SHERIDAN — A storm ripped down the east side of the Bighorn Mountains Wednesday evening producing gusts of wind up to 75 mph and causing widespread destruction around town.
On Interstate 90, semi-trailers, trees and an overturned trailer house interrupted traffic flow near Ranchester, the port of entry and Sheridan.
In town, several fires were caused by downed power lines. Sheridan Fire-Rescue and Goose Valley Volunteer Fire Department both received multiple calls. SFR had its entire crew of 14 firefighters working to control fires around town.
Montana-Dakota Utilities reported that thousands of customers throughout the county were without power for several hours.
Meteorologist Joe Lester from the National Weather Service in Billings, Montana, said the storm was not strong in regards to rain or hail, but that the conditions were just right Wednesday to produce unusually strong winds for the area.
“You had a storm that collapsed on the east side of the Bighorn Mountains that produced lots of wind in Sheridan, Big Horn, Ranchester and all those areas at the foothills,” Lester said.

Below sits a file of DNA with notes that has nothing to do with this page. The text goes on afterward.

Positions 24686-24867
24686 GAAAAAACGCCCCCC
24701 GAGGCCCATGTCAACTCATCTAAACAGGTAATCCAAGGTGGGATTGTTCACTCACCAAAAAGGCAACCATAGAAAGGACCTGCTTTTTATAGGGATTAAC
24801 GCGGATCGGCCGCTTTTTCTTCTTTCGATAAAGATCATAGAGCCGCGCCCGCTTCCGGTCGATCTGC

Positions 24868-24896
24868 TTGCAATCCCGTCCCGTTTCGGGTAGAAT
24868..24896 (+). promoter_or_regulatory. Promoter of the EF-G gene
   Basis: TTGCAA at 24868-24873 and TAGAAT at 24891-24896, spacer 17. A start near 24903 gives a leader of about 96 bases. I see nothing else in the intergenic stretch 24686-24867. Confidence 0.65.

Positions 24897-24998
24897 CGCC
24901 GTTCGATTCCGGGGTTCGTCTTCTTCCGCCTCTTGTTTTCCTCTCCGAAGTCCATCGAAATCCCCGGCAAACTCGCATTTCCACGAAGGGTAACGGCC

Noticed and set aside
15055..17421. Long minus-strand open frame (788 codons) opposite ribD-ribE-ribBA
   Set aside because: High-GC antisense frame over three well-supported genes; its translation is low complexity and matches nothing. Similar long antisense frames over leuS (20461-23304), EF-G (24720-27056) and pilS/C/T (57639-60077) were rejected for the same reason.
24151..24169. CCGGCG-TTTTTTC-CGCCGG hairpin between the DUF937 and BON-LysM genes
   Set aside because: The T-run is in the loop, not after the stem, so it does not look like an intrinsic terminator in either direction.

As storms weaken, they produce wind, Lester said. The storm that “fell apart” on the Bighorn Mountains produced wind that was strengthened by the hot, dry conditions Wednesday. With temperatures topping 90 degrees, rapid evaporation caused the wind speed to increase as it ripped toward the valley below.
Peak winds were recorded at 75 mph between 4:35 and 5 p.m.
“Sheridan was the hot spot yesterday,” Lester said, noting that other cities in the surrounding region did not experience such extreme weather.
Lester said all the wind was straight line wind coming off the mountain and that no tornadoes occurred.
In addition to wind, the region is fighting flooding due to snow melt, Lester said. Big Goose and Little Goose creeks are on the rise, and Connor Battlefield Park in Ranchester has already flooded, closing nearby Wolf Creek Road.
There is potential for heavy rains through Monday as a slow-moving storm system moves through the area this weekend. Thunderstorms could be strong to severe, Lester said. Residents should prepare by moving plants indoors and filling sand bags if they live near creeks or other waters that could rise with rain and snow melt accumulations.
Lester also urged residents to be careful near stream banks as water is moving fast and banks are eroding and less stable.
“The snow is still melting out, so flooding will be an issue for the forseeable future, with or without rain,” Lester said. “Weekend storms could produce heavy rain, so that could be a problem in areas seeing high stream levels.”